Grey tropical working dress : Staff Nurse V Bullwinkel, 2/13 Australian General Hospital

Accession Number REL/06376.001
Collection type Heraldry
Object type Uniform
Physical description Cotton; Metal
Location Main Bld: World War 2 Gallery: Gallery 2: Fall Sing
Maker Pioneer Uniform Service
Place made Australia
Date made c 1941
Conflict Second World War, 1939-1945

Grey cotton, open-necked, short sleeved tropical pattern dress with plain dark brown shoulder straps for a staff nurse. The colour is faded, but the original dark grey can be seen on the inside seams and pockets. The dress buttons from neck to hem and is secured by seven silver Australian Military Forces buttons, the bottom two of which are missing. All the buttonholes are bound with self-fabric. The bodice has a front and back yoke. Four vertical tucks run from yoke to waist on either side of the centre front and centre back bodice. There are two darts at the front waist between the tucks and the side seams. The sleeve head is shaped by five darts. The A-line shirt is cut in six panels and has a slanted inset welt pocket on either side of the front opening. There is a self fabric belt originally secured by press studs which are now missing. A bullet entry hole can be seen in the left side of the back bodice, 10mm above the waist seam and 55mm from the left side seam. The exit hole is located 35mm above the waist seam at the left centre front. There is a red embroidered name tape, 'V.Bullwinkel', inside the neck.

History / Summary

This uniform was worn by Vivian Bullwinkel when she survived being shot by Japanese soldiers at Banka Island after the sinking of the Vyner Brooke in 1942.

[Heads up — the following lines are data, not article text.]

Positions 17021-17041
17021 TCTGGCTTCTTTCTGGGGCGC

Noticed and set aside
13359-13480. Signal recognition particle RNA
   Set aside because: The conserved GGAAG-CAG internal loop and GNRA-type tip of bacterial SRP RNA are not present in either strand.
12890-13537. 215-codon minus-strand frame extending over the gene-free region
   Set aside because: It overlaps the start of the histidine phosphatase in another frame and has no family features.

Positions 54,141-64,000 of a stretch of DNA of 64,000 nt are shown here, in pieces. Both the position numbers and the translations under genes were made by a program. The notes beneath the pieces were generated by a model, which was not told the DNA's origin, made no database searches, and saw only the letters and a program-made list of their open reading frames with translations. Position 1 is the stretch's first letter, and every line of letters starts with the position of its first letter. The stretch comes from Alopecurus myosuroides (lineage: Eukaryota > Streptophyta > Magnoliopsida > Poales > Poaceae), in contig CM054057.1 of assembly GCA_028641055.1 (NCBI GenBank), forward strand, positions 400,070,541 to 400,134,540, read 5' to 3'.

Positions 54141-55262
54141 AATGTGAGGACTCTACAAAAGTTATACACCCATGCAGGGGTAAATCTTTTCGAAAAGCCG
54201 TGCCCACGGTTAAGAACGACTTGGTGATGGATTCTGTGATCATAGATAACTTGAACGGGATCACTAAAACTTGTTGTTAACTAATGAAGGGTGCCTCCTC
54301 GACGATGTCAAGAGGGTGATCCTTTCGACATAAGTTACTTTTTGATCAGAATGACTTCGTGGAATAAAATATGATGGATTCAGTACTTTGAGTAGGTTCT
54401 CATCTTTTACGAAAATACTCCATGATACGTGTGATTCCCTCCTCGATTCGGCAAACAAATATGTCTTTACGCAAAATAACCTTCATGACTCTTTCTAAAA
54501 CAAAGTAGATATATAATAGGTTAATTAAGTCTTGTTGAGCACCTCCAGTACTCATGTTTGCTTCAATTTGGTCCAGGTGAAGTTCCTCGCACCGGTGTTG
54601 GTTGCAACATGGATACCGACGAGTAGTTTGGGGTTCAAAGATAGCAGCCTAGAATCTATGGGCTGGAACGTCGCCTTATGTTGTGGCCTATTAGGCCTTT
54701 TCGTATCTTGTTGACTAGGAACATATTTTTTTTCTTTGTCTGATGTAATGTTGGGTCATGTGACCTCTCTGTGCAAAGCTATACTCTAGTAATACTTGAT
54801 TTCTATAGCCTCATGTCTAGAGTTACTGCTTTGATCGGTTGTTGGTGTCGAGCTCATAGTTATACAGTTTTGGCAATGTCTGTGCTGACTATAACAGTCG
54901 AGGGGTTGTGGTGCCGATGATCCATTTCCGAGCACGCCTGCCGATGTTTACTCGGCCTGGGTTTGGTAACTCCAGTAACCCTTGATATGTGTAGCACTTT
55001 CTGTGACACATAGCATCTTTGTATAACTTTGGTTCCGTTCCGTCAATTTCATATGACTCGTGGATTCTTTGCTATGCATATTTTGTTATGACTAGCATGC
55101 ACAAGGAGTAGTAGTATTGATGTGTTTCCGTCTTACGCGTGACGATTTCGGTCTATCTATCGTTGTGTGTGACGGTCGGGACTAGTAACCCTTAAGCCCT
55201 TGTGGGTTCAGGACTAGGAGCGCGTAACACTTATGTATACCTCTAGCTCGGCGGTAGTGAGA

Bullwinkel was born South Australia in 1918, and trained as a nurse at Broken Hill. She enlisted as a staff nurse in the Australian Army Nursing Service (AANS) on 8 August 1941 and was posted to Malaya with 13 Australian General Hospital. As the Japanese advanced down the Malay Peninsula to Singapore a decision was made to evacuate the AANS to Australia and they left in two groups. The first group of 59 nurses left on 11 February 1942 and reached Australia safely. The second group of 65 nurses sailed on 12 February aboard the Vyner Brooke together with 300 civilian passengers.

The ship was bombed by the Japanese and had to be abandoned in Banka Strait, where it sank. A number of passengers, including some nurses, were drowned, but others made it to shore. A group of 22 of the AANS, as well as other survivors, landed on Radji Beach on Banka Island and awaited the arrival of the Japanese the following morning. The Japanese separated the survivors into three groups. The men were taken away and shot, the officers bayonetted, and the women, together with men too sick to move, were ordered into the sea. When they were knee deep in water the Japanese machine gunned them. Sister Bullwinkel was the sole survivor. Wounded by a single shot through the back, which did not hit any vital organ, she recovered consciousness to find herself washed ashore on her back.

The Japanese were still on the beach and after a further period of unconsciousness she found herself alone surrounded by the dead. She moved into the jungle on the edge of the beach where she met a badly wounded Englishman, the sole survivor of the bayoneting. They stayed in the jungle for ten days supplied with food by women from a local village, before surrendering to a Japanese naval patrol. Bullwinkel disguised her injuries by adjusting the belt of her dress to cover the entry and exit holes from the bullet. She joined the other surviving nurses in captivity as a prisoner of war.